"Love Is All Around" is a song composed by Reg Presley and performed by The Troggs. Inspired by a television broadcast of the Joy Strings Salvation Army band, the song was first released as single in October 1967 (UK), peaking at #7 on the Hot 100 on 18 May 1968 and #5 on the UK charts. The Troggs' version of this song features a string quartet and a tick-tock-sound on percussion.
"Love is All Around" was featured in the 1994 film "Bulletproof Heart" starring Anthony LaPaglia and Mimi Rogers.
The song was heard in EastEnders whilst the character of Little Mo Mitchell was raped in the Queen Vic pub. It was also heard in Emmerdale when Steph Stokes was baking cakes following her release from prison for attempted murder.
A parody of the song appears in the opening scene of the British romantic comedy Love Actually (2003), changing "love is all around" to "Christmas is all around" and "come on and let it show" to "come on and let it snow."
Wet Wet Wet's version of "Love Is All Around" was released on 9 May 1994. It topped the UK singles chart after two weeks and, fueled by its appearance in the movie Four Weddings and a Funeral, remained there for fifteen consecutive weeks. All told, the song spent 37 weeks on the Top 75 survey. "We did everybody's head in in the summer of 1994," joked Wets frontman Marti Pellow exactly a decade later. This led to the some radio stations banning the song. "I still think it's a brilliant record. Its strength is its sheer simplicity. Any band would give their eye teeth to have a hit record like that. I'm very proud of it."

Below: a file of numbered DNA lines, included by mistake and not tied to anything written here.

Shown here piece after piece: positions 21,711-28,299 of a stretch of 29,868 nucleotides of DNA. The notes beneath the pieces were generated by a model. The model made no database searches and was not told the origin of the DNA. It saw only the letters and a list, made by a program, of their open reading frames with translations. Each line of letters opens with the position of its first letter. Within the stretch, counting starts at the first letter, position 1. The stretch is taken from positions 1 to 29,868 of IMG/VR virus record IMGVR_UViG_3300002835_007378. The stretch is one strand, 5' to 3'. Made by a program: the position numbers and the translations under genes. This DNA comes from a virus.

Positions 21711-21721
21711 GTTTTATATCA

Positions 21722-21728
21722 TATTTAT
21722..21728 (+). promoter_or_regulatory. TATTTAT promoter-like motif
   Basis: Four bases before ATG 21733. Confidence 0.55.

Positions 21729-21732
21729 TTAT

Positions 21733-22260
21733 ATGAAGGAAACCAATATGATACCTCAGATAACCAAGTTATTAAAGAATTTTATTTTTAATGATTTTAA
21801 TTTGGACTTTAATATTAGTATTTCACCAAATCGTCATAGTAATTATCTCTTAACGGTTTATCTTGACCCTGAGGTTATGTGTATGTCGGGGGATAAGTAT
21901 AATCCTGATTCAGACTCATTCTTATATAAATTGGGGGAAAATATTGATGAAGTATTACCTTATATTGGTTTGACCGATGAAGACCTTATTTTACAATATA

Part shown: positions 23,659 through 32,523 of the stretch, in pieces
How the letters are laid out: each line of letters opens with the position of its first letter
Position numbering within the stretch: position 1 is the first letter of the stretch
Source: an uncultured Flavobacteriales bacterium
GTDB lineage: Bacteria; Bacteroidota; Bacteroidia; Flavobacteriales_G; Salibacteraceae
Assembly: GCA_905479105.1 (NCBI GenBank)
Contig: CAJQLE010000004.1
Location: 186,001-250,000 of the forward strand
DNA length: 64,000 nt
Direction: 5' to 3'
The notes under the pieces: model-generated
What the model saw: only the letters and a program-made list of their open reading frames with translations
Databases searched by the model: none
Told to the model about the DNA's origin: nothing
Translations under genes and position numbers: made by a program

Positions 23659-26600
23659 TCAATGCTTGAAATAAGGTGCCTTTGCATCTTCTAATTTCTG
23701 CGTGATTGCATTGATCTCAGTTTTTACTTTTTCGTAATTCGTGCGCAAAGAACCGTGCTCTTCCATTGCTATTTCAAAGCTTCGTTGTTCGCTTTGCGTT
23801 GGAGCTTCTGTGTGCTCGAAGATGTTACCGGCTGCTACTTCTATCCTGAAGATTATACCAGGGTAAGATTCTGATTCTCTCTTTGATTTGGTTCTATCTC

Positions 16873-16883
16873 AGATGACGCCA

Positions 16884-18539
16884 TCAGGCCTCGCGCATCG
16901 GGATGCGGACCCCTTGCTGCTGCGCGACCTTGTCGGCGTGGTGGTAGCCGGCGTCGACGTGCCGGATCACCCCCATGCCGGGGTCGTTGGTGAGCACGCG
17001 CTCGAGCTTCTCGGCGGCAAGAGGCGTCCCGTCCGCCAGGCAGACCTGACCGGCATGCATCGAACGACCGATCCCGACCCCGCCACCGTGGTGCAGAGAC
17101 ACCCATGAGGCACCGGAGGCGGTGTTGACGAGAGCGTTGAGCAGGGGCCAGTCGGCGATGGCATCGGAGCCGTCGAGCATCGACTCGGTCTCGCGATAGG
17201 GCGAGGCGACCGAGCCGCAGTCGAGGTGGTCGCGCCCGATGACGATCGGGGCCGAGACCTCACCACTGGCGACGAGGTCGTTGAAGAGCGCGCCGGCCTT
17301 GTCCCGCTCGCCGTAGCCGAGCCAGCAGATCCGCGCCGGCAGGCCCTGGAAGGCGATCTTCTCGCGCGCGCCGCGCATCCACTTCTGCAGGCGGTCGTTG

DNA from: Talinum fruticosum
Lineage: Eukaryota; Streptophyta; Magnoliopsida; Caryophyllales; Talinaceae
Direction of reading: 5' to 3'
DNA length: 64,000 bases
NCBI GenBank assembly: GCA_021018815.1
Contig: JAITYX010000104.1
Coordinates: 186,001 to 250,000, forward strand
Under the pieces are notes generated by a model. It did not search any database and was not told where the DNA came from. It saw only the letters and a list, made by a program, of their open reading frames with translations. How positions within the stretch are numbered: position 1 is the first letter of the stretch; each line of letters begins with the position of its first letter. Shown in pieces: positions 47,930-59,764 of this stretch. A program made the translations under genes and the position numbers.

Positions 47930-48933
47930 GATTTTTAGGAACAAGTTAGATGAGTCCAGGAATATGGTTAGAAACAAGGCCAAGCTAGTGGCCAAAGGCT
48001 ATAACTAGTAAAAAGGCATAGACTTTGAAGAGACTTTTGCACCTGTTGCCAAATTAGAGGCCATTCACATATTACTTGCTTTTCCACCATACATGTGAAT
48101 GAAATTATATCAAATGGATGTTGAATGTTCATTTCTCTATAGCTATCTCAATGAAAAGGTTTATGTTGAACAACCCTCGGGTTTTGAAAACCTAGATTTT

The song's composer Reg Presley famously spent some of the proceeds he received on this large hit on crop circle research. He also bought a new home.
Pellow recorded his own version of the song for inclusion on his 2002 album Marti Pellow Sings the Hits of Wet Wet Wet & Smile.
Čuki also released a video for their adaptation of the song, which, just like the Wet Wet Wet video, features the same technique of film projection onto blank cards.
"I heard their live version - they did it on TV once - and [Marti Pellow] sang it with the same little melody that I threw in there, which was kind of nice," added Mike Mills. "That thing like uh-uh-uh-urrr at the end. That doesn't exist on the original version."
"Oh, okay. I thought you meant bah-bah-bah-bah-bah-bah-bah," concluded Michael Stipe.
|Austria||Platinum||November 22, 1994||30,000|
|Sweden||Platinum||October 25, 1994||20,000|
|UK||2 x Platinum||August 1, 1994||1,200,000|
|Australian ARIA Singles Chart||1|
|Austrian Singles Chart||1|
|Dutch Singles Chart||1|
|French SNEP Singles Chart||2|
|German Singles Chart||2|
|Irish Singles Chart||2|
|Latvian Airplay Top||1|
|New Zealand RIANZ Singles Chart||1|
|Norwegian Singles Chart||1|
|Swedish Singles Chart||1|
|Swiss Singles Chart||2|
|UK Singles Chart||1|
|U.S. Billboard Hot 100||41|
|U.S. Billboard Hot Adult Contemporary Tracks||8|
|End of year chart (1994)||Position|
|Australian Singles Chart||1|
|Austrian Singles Chart||2|
|Swiss Singles Chart||5|